Quarter-wave modes are standing shear Alfvén waves supported along geomagnetic field lines in space. They are predicted to be generated when the ionosphere has very different conductance between the north compared with the south ionosphere. Our previous observation reported that the resonant frequency is sometimes very low around the dawn terminator and suggested these were due to quarter-wave modes. In this paper, we examine the resonance structure that provides further evidence of the presence of quarter-wave modes. Data from three magnetometers in New Zealand were analyzed. Four events are discussed which show extraordinarily low eigenfrequencies, wide resonance widths, and strong damping when the ionosphere above New Zealand was in darkness while the conjugate northern hemisphere ionosphere was sunlit. Later in the morning, the eigenfrequencies and resonance widths changed to normal daytime values. The wide resonance width and the strong damping of the quarter-wave modes arise from strong energy dissipation in the dark side ionosphere. One event exhibited field line resonance structure continuously through a transition from very low frequency to the normal daytime values. The frequency change began when the dawn terminator passed over New Zealand and finished 1 h later when the ratio of the interhemispheric ionospheric conductances decreased and reached ∼5. These observations are strong evidence of the presence of quarter-wave modes and mode conversion from quarter- to half-wave resonances. These experimental results were compared with the ULF wave fields obtained from a 2.5-dimensional simulation model.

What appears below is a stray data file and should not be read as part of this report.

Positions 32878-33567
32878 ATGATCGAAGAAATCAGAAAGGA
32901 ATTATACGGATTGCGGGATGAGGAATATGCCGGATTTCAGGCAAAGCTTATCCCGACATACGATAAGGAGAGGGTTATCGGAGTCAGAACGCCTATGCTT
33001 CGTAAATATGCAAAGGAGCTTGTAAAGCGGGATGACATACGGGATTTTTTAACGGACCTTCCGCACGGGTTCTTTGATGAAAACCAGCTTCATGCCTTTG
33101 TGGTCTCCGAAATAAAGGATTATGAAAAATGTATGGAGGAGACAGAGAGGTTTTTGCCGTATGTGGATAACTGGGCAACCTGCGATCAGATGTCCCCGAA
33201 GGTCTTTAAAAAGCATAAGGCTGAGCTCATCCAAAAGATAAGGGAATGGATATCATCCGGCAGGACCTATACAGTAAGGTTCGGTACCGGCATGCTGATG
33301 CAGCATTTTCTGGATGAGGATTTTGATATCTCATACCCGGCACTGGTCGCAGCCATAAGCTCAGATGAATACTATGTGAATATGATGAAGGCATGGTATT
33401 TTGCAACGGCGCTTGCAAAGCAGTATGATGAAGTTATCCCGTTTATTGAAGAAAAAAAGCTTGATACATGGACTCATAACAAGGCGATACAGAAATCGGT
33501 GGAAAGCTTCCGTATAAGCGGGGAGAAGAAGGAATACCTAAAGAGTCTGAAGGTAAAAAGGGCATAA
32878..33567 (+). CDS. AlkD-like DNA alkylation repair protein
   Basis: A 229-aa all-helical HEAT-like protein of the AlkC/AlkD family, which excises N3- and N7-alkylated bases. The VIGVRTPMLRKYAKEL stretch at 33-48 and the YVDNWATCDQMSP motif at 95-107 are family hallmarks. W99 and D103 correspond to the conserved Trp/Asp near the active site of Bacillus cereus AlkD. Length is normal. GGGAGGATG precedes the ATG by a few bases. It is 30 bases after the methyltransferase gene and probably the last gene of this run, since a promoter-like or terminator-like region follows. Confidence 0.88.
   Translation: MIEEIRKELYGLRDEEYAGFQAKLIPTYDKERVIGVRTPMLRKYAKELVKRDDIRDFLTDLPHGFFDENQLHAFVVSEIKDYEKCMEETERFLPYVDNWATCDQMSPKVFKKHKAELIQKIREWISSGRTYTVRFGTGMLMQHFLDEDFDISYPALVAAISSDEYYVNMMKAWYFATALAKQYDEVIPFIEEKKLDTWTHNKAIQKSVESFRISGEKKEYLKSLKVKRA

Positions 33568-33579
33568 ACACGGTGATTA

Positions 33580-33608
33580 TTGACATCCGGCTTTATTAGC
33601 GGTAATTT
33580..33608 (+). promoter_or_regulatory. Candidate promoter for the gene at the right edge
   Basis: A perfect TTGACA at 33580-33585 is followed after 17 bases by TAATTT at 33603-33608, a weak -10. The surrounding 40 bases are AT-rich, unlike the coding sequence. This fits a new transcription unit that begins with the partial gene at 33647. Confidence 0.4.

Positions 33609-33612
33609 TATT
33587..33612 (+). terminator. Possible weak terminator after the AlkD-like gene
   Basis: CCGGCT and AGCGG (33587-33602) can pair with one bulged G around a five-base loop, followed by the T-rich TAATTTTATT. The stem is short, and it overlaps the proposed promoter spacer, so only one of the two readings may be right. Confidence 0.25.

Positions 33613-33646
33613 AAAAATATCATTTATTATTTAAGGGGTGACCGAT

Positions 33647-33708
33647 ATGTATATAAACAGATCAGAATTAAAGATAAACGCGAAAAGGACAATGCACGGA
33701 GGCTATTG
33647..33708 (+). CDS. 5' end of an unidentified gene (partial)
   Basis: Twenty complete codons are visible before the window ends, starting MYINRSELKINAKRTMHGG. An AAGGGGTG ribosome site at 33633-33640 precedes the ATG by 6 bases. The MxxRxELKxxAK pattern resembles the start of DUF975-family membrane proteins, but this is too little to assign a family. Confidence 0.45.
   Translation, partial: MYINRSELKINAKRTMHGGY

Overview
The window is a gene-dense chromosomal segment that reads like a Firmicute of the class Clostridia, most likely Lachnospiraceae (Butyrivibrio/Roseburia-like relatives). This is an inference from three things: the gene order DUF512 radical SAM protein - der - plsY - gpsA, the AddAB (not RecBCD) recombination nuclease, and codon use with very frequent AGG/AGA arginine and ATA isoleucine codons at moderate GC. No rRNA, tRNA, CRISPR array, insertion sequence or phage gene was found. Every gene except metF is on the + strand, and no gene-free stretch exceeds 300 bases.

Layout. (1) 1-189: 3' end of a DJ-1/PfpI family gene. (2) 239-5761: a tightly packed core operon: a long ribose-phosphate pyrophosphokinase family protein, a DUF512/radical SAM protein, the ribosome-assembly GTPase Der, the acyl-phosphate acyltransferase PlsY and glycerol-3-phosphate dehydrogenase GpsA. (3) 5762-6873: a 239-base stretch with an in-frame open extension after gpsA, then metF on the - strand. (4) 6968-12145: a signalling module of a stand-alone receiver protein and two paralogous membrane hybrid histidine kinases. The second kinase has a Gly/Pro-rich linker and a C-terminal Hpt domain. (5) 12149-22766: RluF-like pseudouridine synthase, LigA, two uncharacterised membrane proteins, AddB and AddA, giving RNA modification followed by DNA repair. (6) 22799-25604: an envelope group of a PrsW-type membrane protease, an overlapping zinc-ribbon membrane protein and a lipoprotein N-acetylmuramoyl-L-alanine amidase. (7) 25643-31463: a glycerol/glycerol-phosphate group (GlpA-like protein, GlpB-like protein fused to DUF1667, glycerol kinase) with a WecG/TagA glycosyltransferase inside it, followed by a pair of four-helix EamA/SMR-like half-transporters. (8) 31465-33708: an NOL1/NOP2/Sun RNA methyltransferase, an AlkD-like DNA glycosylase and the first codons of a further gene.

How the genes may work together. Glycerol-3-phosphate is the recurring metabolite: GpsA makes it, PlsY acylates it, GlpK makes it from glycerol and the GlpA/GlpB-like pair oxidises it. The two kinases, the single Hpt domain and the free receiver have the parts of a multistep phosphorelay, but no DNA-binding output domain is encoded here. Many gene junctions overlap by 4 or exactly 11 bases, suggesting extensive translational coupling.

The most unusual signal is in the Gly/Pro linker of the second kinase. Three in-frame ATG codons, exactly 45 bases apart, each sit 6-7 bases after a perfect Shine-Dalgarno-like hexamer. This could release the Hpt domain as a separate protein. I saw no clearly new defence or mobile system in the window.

- field line resonance
- magnetic pulsation
- magnetosphere-ionosphere coupling